It has been 40 years since President Jimmy Carter famously donned a sweater and turned down the thermostat in the White House, asking Americans to follow his lead. Many criticized him but the message was prescient: Conservation starts in our homes.
Mayor Bill de Blasio, building on the work of his predecessor, has laid out a bold and ambitious environmental sustainability plan, OneNYC, to cut New York City’s carbon emissions by 80 percent by the year 2050. Gov. Andrew Cuomo has laid out similar priorities, targeting a 23 percent reduction of energy consumption from 2012 levels from buildings by 2030 and a 40 percent reduction in total greenhouse gas emissions over 1990 levels by then.
As we mark Earth Day 2016, it is time to take a look at what the real estate community in New York City is able to do towards supporting those objectives and improving our region’s air quality. The real estate industry has been identified as a pivotal player in this effort.
According to OneNYC, nearly 75 percent of greenhouse gas released into the atmosphere in New York City comes from buildings. The fossil fuels used to heat, cool and power the buildings that our city’s residents and workforce inhabit have been shown to be the No. 1 contributor to climate change. There are over a million buildings in the city and, not surprisingly, they consume 94 percent of its energy.
Climate scientists have found that coastal cities such as New York face particular danger, as we saw during Superstorm Sandy. Rising water levels can have potentially devastating effects on our infrastructure, posing a threat to low lying areas of the city.
We witnessed this directly at a three-building residential complex our firm operates in the Rockaways. While everything else on the peninsula was devastated, thanks to resiliency improvements made to the properties, our occupants experienced a recovery that was quicker and more complete than many other buildings along the peninsula.
During and after Superstorm Sandy, stories abounded of tenants, especially many seniors in residential buildings, choosing not to flee the security of their apartments, despite the city asking residents in many waterfront communities to evacuate. The lessons of Sandy, which caused an estimated $20 billion in damage and claimed 40 lives in New York (233 overall), are an all too sobering reminder of the dangers of climate change.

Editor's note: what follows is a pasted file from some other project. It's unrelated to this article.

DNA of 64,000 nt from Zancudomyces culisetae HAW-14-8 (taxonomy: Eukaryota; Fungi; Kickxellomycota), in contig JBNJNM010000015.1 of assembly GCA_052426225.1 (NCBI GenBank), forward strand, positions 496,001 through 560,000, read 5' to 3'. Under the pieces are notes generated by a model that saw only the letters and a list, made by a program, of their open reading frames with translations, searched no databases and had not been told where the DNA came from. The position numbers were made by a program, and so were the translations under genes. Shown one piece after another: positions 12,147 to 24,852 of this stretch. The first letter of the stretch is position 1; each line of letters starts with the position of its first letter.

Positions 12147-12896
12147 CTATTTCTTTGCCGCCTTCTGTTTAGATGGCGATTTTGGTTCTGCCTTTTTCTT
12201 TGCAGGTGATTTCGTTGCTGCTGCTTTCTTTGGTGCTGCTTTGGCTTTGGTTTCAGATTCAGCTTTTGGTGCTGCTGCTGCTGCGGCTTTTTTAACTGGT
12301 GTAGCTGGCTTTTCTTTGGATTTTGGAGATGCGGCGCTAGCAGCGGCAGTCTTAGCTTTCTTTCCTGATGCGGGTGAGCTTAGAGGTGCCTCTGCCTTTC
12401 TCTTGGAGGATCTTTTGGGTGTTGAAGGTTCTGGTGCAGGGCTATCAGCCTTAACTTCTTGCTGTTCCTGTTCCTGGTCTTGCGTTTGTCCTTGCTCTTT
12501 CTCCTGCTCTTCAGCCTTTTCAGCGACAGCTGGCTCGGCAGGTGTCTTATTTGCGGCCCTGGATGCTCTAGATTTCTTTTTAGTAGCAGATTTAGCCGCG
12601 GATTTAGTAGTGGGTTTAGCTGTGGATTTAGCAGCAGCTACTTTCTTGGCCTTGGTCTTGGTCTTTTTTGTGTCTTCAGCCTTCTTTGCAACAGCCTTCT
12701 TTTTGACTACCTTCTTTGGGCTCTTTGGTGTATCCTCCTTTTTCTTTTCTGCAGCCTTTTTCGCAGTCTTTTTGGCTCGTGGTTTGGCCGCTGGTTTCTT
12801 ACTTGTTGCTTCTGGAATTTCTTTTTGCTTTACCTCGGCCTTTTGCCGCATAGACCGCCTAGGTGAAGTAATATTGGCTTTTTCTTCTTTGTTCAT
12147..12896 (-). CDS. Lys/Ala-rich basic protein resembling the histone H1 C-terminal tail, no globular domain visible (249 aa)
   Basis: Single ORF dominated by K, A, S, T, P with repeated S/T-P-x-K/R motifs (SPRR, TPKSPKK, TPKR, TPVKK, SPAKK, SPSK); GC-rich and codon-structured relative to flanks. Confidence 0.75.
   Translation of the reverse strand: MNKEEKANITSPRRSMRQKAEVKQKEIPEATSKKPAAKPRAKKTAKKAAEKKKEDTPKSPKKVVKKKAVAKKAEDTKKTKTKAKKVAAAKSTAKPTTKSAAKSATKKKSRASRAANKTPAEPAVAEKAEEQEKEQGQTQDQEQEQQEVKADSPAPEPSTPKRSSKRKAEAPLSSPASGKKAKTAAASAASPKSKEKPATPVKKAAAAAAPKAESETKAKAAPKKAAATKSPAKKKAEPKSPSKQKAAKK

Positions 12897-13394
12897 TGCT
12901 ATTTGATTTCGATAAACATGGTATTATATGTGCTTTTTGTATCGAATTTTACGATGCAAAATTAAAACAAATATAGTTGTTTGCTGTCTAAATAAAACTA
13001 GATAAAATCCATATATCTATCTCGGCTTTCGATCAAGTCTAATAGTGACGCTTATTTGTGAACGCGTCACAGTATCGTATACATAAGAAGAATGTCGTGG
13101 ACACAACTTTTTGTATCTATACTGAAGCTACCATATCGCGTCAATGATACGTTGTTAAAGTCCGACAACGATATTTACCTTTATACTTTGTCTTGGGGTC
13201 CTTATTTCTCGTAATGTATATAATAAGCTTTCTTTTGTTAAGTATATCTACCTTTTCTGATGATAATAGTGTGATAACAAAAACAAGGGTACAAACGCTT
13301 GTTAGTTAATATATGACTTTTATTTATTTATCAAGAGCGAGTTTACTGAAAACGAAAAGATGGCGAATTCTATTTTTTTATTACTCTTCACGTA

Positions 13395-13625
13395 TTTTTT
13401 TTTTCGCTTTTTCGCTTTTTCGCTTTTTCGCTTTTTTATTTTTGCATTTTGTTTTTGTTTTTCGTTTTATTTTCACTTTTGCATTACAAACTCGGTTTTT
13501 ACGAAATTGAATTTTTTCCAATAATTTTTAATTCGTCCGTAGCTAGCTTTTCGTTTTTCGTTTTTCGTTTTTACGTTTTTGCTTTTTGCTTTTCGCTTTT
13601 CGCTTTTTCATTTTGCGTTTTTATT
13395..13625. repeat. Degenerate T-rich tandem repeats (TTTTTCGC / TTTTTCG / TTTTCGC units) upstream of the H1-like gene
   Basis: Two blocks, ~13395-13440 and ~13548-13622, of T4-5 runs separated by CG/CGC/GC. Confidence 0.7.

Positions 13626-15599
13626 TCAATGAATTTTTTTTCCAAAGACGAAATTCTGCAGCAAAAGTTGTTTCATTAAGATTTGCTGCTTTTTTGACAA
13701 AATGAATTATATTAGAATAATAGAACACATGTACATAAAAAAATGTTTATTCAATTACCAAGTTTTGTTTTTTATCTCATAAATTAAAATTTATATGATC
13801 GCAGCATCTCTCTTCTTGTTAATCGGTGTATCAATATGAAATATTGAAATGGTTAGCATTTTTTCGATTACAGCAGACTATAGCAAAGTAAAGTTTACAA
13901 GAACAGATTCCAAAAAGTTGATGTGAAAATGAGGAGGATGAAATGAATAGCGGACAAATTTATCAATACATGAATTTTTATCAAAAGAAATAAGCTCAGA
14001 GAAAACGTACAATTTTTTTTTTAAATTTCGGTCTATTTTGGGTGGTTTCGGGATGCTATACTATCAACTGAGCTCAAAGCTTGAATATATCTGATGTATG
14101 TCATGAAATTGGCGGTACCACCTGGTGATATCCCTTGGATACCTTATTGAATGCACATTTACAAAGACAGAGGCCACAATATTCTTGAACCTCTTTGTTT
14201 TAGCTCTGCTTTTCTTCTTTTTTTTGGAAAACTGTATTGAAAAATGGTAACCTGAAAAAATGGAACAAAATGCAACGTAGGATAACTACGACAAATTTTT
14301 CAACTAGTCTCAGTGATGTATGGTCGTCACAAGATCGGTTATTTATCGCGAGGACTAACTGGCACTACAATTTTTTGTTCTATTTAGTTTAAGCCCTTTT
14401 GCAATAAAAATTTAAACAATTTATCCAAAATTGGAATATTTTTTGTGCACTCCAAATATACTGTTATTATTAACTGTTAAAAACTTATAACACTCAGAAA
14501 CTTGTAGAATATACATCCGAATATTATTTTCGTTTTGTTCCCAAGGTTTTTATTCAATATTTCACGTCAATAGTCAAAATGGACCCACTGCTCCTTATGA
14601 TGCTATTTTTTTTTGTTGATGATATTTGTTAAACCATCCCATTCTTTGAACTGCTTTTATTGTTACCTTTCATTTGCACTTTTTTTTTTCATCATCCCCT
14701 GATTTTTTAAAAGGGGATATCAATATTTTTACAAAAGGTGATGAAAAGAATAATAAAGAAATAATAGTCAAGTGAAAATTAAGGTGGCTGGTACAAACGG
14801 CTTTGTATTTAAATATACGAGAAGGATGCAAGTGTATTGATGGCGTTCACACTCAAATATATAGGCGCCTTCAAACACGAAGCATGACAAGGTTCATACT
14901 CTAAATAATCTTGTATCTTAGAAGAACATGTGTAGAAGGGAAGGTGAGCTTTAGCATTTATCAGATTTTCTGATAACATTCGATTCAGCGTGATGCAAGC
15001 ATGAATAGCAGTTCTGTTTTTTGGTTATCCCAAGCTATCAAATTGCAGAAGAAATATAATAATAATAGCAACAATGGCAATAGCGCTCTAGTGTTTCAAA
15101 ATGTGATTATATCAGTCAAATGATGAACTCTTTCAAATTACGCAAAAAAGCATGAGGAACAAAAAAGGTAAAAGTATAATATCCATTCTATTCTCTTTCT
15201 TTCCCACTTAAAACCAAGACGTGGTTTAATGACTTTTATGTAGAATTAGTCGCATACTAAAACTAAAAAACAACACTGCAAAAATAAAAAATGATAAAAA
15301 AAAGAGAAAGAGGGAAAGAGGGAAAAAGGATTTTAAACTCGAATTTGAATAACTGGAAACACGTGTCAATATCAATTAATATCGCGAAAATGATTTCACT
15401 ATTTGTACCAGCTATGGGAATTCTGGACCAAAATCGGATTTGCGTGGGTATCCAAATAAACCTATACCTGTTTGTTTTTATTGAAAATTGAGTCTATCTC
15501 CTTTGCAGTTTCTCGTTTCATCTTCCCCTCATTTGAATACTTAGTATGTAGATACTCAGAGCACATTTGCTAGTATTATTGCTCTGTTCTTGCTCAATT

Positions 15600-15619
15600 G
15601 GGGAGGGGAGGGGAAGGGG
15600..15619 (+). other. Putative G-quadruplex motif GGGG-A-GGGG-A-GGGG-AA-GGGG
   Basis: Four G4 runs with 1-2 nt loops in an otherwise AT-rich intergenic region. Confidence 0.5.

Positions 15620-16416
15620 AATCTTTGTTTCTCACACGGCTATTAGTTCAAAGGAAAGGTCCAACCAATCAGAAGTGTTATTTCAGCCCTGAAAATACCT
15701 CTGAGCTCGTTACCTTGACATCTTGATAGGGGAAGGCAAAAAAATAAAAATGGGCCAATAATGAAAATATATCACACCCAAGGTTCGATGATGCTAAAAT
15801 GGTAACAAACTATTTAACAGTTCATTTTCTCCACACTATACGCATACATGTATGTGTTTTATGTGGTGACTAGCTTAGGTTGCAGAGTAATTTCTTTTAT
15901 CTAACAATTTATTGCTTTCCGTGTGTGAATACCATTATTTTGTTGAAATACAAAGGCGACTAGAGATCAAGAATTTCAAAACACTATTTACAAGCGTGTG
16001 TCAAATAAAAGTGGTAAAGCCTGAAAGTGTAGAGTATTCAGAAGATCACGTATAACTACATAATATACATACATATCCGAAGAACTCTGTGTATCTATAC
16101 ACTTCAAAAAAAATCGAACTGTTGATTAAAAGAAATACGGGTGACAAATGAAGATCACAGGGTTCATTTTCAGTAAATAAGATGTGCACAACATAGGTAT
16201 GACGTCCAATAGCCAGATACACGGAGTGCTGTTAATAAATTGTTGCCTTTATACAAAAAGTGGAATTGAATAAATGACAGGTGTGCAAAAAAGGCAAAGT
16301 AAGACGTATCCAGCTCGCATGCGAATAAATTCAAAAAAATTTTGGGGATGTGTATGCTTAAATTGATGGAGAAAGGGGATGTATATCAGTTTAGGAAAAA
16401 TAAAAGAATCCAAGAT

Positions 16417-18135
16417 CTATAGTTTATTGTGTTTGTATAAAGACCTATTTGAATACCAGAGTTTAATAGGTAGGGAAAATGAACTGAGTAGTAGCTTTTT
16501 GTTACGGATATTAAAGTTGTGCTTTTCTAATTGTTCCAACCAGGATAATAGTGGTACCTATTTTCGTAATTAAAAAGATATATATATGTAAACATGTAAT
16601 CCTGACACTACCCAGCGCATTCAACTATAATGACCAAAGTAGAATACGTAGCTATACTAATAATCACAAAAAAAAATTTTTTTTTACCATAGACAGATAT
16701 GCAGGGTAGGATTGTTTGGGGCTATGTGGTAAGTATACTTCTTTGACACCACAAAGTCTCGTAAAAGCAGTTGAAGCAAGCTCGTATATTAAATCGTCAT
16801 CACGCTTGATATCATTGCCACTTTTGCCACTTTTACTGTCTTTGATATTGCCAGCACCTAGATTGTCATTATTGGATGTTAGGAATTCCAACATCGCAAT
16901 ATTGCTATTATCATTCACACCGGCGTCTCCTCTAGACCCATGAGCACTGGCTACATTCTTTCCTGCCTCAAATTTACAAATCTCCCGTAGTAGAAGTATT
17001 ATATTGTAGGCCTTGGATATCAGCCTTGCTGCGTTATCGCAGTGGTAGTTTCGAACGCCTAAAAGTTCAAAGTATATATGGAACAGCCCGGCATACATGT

By 2040 the population of New York City is projected to exceed 9 million, requiring an estimated 3.7 million housing units, up from 3.4 million 2014, according to the Rent Guidelines Board. In addition to having the most people of any city in the U.S., New York also has the highest population density of any other American city, according to NYU’s Furman Center.
The owners and managers of tens of thousands of existing buildings will be the ones at the forefront of achieving the important goals of increasing efficiency, sustainability and resiliency. The data show that currently the city’s largest existing buildings represent one-half of all of its total square footage. According to OneNYC, existing buildings in use today will comprise 85 percent of all buildings standing in 2030.
Some one-third of all units in the state were built before 1940; another 50 percent were built between 1940 and 1979. In New York City, about half of all housing units are in buildings of 20 units or more and 70 percent of all units were built before 1960.
This means that while LEED certification for new construction will continue to be the gold standard, in order to make significant progress towards the mayor and governor’s goals, a greater emphasis must be placed on efficiencies among our existing housing stock, as well as commercial properties.
This shows in stark detail the challenges ahead: Combatting climate change in New York City and reaching the benchmarks that have been laid out will require a sharp focus on existing, aging buildings. The real estate industry in New York provides homes for millions and is a significant engine of our economy and it will answer the call.
Sophia Valiotis is chief operating officer of Alma Realty, which manages 12,000 residential units in New York and New Jersey